The Dove Inn, Corton
We set out from the Dove at Corton, wher we had enjoyed an excellent lunch at the end of the previous stage of this walk. A left and a right brought us to a green path heading uphill to the south. This is the view back from near the top.
At the top we turned left and enjoyed a lovely view of the hillside sloping back down towards the Wylye Valley. The trees on the far side were especially pleasing.
We followed a farm track as far as Corton Filed Barn, where we turned right (south) and followed a broad track offering fine, if hazy views towards the west.
Pausing to find a hedge to go behind, we found this wonderful sign: Floristically Enhanced Green Margin. We imagined some poor florist dutifully planting loads of seedlings.
A bit further in we had a better view of the combe we saw earlier - it is clear from the map that it is Whatcomb Bottom.
We continued on the same line and headed into what the map suggested was going to be a large, dense forest, Great Ridge. In fact it was more widely planted than we had expected and quite straightforward to navigate, if not especially photogenic.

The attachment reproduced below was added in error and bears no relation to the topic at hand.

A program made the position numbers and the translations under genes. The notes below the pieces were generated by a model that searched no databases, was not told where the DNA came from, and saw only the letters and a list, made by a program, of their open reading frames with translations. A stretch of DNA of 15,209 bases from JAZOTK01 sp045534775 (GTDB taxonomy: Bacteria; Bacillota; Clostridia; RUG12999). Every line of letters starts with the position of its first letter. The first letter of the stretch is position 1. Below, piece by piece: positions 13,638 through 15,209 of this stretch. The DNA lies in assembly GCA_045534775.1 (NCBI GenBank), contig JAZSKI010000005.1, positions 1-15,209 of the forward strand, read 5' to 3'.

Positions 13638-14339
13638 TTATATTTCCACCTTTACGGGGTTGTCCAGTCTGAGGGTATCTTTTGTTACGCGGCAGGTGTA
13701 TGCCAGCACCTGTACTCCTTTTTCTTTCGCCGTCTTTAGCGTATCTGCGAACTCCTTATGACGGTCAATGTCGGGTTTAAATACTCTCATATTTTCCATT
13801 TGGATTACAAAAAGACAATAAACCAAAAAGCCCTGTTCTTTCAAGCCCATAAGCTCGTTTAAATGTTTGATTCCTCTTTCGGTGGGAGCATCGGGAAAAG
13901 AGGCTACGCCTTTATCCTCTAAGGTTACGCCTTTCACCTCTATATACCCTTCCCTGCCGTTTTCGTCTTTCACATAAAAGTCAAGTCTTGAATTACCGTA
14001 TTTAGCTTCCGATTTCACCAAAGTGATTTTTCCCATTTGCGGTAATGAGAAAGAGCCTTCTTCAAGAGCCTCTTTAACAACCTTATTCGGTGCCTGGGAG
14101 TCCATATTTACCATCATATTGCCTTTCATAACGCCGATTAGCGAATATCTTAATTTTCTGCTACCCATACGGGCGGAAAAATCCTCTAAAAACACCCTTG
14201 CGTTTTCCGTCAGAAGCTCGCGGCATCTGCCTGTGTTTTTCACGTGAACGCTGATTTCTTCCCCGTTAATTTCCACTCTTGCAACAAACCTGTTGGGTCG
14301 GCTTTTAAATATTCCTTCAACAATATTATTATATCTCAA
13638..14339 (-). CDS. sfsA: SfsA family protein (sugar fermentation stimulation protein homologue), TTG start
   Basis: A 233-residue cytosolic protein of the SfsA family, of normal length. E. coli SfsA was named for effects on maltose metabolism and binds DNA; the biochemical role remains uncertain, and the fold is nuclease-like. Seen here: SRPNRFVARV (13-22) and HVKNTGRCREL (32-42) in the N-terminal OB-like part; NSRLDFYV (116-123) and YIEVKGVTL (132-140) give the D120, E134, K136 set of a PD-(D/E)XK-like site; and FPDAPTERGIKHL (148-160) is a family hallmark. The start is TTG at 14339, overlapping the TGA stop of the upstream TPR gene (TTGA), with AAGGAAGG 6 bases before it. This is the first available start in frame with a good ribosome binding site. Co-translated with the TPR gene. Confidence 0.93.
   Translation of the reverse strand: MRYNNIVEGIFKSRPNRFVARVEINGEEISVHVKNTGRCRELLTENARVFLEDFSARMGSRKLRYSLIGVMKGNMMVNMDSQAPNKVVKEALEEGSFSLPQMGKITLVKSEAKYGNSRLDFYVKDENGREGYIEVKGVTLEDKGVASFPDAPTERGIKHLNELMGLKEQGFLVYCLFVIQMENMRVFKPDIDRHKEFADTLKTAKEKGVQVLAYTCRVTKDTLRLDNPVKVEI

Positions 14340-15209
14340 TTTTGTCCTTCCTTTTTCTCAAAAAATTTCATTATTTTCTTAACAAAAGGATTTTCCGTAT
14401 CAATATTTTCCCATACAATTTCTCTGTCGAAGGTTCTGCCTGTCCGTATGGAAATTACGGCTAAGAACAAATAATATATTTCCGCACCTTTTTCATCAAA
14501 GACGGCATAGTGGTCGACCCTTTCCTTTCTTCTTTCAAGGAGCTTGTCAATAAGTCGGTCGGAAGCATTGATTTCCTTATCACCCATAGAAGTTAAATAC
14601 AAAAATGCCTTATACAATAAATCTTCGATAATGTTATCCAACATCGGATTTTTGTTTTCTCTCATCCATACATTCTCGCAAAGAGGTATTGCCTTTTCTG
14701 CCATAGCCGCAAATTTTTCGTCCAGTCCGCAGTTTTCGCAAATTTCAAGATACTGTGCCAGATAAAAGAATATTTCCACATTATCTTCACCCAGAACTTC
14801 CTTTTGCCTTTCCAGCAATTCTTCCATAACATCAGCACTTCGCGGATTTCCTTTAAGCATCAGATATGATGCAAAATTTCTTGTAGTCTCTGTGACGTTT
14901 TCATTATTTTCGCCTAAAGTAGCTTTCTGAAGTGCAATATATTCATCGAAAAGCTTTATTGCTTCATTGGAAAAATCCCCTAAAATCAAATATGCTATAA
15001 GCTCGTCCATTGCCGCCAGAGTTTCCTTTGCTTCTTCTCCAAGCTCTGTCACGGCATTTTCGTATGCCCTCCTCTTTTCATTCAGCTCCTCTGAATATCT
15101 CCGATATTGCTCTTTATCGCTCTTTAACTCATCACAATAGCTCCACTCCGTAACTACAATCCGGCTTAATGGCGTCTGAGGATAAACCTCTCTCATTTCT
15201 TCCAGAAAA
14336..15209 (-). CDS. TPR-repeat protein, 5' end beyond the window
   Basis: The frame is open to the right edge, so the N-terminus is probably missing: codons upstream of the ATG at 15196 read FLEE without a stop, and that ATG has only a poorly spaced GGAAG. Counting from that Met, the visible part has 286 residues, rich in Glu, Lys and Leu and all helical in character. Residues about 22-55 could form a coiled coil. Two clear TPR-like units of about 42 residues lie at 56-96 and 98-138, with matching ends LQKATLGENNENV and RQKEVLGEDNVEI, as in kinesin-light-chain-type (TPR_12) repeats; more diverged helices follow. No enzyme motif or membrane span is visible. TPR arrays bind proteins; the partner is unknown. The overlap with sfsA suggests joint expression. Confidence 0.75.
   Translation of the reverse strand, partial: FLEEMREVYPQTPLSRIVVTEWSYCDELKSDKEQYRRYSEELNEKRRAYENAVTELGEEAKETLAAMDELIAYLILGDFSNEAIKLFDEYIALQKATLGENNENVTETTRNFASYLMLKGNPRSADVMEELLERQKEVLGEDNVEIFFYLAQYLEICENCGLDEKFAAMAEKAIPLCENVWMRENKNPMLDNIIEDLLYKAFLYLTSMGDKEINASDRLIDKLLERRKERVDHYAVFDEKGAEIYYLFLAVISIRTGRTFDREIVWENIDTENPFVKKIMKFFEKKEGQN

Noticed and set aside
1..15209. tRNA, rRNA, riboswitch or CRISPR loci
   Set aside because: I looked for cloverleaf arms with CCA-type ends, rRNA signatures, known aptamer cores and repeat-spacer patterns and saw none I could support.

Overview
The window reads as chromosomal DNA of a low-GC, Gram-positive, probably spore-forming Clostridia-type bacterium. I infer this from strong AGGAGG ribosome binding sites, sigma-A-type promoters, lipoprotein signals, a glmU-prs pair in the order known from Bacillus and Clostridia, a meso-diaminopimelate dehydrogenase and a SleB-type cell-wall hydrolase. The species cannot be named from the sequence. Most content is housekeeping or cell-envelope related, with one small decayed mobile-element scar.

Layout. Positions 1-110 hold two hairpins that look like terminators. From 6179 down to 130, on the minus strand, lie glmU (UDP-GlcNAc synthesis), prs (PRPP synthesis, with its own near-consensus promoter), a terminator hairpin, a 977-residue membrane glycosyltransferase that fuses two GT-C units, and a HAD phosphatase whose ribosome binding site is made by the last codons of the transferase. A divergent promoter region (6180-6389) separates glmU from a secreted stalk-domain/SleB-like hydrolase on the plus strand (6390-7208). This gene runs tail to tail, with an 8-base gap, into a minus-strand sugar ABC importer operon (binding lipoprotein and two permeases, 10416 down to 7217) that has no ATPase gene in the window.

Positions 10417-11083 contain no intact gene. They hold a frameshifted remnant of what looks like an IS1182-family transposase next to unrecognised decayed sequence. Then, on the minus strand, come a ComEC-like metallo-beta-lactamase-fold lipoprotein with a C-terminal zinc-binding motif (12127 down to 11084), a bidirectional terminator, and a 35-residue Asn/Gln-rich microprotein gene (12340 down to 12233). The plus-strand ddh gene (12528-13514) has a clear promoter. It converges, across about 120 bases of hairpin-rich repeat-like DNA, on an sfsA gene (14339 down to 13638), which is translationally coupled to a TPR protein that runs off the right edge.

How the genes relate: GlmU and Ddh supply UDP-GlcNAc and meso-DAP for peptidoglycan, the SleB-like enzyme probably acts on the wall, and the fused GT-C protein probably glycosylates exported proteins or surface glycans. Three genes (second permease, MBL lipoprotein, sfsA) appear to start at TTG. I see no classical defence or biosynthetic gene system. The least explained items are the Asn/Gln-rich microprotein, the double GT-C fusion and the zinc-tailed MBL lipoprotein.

This is the view back once we emerged on the other side. The sun had come out to welcome us and the sky was clearing somewhat.
We walked down to the busy A303 which we crossed without mishap and climbed along a muddy track towards Hindon. There was a nice view back once we reached the next ridge.\
We headed downhill into the village, passing the church of St John the Baptist (T H Wyatt, 1878). Pevsner says that the village was created by the bishops of Winchester in about 1220 and soon had about 150 houses. It was built all along the road from Salisbury to Taunton. Most of it was rebuilt in stone after a fire in 1745. It is very harmonious and attractive.
At the crossroads was the Lamb pub where we had an enjoyable lunch.
Conditions: not too cold, cloudy then brightening up.
Distance: 6 miles.
Map: Explorer 143 (Warminster & Trowbridge).
Rating: four stars.